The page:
Santa Fe

After a slowish start this morning we drove into town with a stop off at Camel Rock in Tesuque – a rock formation which does look like a camel’s head and has a couple of humps. In town we visited the Georgia O’Keeffe museum which only had a couple of galleries open but we had a free guided tour of their research centre which covered her life and how her work developed. We were shown the early works and colour charts she made and some of the other things she collected and was inspired by including stones, bones and shells. I could certainly connect with her love of nature and the need to create something abstract from it whether that is painting or photography. After a coffee break a little shopping. Found an antique map and antiquarian book dealer and bought a lovely 18th century map of the coast of NW America  from Monterey Bay to Washington State passing though some of the places we love. On the way back to the hotel for some relaxation and planning for tomorrow’s drive to Albuquerque, we popped into a mall for some supplies. James found a music/books/video store and while he was looking at music I discovered the extensive periodical section. I used to love Borders because they had a great selection of magazines and miss their store on Oxford St which was a regular stopping off point when in London. This surpassed even Borders. There was a whole section on magazines devoted to shooting every critter that you can think of, large and small. Another whole section on quilting and even ‘Weed World’ and ‘Skunk – the how-to issue’. In the book section was the equivalent of our ‘Idiot’s Guides’ – this one being for the AR15 rifle. And I thought Santa Fe was a fairly civilised place. Enjoying the mountain scenery and now off to decide on our route down the Turquoise Trail tomorrow.Camel Rock Tesuque NMMarket stall with skullsWindow in Santa FeCourtyard in Santa FeParapet in Santa Fe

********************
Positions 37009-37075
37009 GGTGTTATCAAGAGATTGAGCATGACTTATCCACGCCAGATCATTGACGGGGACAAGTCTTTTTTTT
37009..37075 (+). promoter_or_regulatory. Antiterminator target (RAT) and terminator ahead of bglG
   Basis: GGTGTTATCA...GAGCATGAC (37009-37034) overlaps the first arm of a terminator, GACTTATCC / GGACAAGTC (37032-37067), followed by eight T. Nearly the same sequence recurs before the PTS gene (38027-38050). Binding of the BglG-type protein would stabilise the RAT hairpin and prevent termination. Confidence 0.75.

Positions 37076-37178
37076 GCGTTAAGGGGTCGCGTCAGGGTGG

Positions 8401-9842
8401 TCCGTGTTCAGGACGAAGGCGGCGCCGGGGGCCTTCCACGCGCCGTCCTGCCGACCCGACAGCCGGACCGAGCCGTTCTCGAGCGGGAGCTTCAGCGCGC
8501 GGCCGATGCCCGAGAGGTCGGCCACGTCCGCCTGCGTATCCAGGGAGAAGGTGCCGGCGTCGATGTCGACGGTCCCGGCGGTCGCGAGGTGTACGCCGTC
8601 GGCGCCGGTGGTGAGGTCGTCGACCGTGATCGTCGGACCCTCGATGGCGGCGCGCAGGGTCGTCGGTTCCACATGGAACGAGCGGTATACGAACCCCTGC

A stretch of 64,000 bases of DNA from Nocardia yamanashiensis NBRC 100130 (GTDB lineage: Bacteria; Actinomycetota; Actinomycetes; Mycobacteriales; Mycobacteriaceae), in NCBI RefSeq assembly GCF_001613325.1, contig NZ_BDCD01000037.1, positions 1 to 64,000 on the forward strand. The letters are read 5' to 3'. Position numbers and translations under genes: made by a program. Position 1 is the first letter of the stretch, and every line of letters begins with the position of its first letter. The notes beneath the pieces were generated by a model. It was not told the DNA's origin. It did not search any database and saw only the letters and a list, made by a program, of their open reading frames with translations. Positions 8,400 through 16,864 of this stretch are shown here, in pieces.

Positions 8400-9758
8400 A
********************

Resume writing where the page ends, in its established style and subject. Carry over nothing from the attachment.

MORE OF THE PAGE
The mountains